Coming into the year, ARS believed that the economy would see its deflationary tendencies return in the second half of 2022 following the supply-driven inflation experienced due to the pandemic.  However, the war has added a new layer of complexity on to the inflation dynamics as Russia and Ukraine account for only 2% of GDP combined but have an outsized impact on the world’s energy and food supplies.  Russia, the 11th largest economy in the world, is one of the world’s leading exporters of oil, natural gas, nickel, aluminum, semi-finished iron, and wheat.  Europe, in particular Germany, is highly dependent on Russia for its energy needs.  Europe had been aggressively shifting away from fossil fuels to renewable energy but was still early in the transition when the war broke out.  The subsequent spike in oil and natural gas prices, as well as concerns about sanctions cutting off supplies to Europe, has governments scrambling to figure out ways to reduce the impact in the form of fuel subsidies, gas tax holidays, and fast-tracking permit approvals for energy companies to bring on additional production sooner.  The food problem may prove to be even more difficult to address as the world may lose a substantial portion of crops if Ukrainian farmers cannot meet this season’s planting deadlines.  Food inflation was one of the key issues leading to the Arab Spring over a decade ago.  Regardless of the actions taken by policymakers, the OECD projects that the war’s impact on inflation will range from increases of 1.36% for the U.S. to 2.47% for the world (see Chart 3).  While it is exceedingly difficult to make projections when the war’s duration and outcome is unknown, the world has clearly entered a period of higher prices.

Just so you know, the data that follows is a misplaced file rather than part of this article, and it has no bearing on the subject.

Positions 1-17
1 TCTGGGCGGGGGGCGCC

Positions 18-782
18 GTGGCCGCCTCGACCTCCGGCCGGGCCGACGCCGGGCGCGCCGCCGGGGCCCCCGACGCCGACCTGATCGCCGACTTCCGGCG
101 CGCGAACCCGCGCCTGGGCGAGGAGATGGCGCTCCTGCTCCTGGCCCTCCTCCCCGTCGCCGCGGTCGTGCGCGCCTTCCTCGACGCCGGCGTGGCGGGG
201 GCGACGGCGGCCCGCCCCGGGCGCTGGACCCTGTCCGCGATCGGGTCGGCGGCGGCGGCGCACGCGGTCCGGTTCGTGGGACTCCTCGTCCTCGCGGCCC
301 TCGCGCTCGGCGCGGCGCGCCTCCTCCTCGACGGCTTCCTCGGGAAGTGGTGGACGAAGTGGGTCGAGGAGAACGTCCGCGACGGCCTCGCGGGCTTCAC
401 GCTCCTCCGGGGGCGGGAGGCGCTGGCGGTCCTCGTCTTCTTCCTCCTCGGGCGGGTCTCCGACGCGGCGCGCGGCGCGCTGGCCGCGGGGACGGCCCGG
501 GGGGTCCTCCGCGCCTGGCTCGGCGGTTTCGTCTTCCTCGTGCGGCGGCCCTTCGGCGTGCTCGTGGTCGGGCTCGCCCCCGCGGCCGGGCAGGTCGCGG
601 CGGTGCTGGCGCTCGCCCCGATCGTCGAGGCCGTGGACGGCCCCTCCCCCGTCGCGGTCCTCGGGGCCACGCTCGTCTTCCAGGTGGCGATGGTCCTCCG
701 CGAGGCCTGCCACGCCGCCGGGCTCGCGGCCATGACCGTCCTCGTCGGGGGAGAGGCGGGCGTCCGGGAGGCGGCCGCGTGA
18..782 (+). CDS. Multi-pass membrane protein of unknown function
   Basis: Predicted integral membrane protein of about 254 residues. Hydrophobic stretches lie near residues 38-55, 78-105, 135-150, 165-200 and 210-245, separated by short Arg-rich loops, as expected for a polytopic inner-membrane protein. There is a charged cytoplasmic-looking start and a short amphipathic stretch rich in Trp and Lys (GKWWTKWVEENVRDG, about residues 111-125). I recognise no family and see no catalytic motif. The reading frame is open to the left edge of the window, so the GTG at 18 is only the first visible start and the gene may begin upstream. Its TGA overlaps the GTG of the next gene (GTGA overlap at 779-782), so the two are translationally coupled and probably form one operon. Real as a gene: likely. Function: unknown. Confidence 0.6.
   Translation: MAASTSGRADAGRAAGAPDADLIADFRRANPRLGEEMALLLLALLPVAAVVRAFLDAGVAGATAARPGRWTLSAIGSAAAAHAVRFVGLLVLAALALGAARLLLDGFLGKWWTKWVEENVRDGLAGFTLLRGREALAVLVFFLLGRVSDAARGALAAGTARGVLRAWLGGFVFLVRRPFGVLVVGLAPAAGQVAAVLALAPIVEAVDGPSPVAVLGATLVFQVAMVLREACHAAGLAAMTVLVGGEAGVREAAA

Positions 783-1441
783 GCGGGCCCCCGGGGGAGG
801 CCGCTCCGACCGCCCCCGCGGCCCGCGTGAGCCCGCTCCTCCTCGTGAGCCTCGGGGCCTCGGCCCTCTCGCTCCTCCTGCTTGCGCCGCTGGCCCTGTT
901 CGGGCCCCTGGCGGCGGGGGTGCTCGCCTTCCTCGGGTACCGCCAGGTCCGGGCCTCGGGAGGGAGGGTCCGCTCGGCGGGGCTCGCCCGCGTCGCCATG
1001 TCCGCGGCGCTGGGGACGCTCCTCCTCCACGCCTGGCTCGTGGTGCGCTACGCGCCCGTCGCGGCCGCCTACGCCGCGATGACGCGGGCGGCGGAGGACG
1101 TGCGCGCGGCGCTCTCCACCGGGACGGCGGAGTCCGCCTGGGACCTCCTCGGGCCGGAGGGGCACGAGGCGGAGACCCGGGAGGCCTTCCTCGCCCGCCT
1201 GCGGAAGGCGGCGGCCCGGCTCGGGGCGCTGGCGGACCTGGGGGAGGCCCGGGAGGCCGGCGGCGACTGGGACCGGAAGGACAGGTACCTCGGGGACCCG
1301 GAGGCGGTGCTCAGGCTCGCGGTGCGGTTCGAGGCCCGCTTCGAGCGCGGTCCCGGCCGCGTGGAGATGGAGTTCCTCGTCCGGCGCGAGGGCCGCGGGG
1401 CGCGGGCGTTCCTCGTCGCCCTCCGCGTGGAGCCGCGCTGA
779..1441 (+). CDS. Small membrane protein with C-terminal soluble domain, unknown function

Chart 3. The War’s Impact on Inflation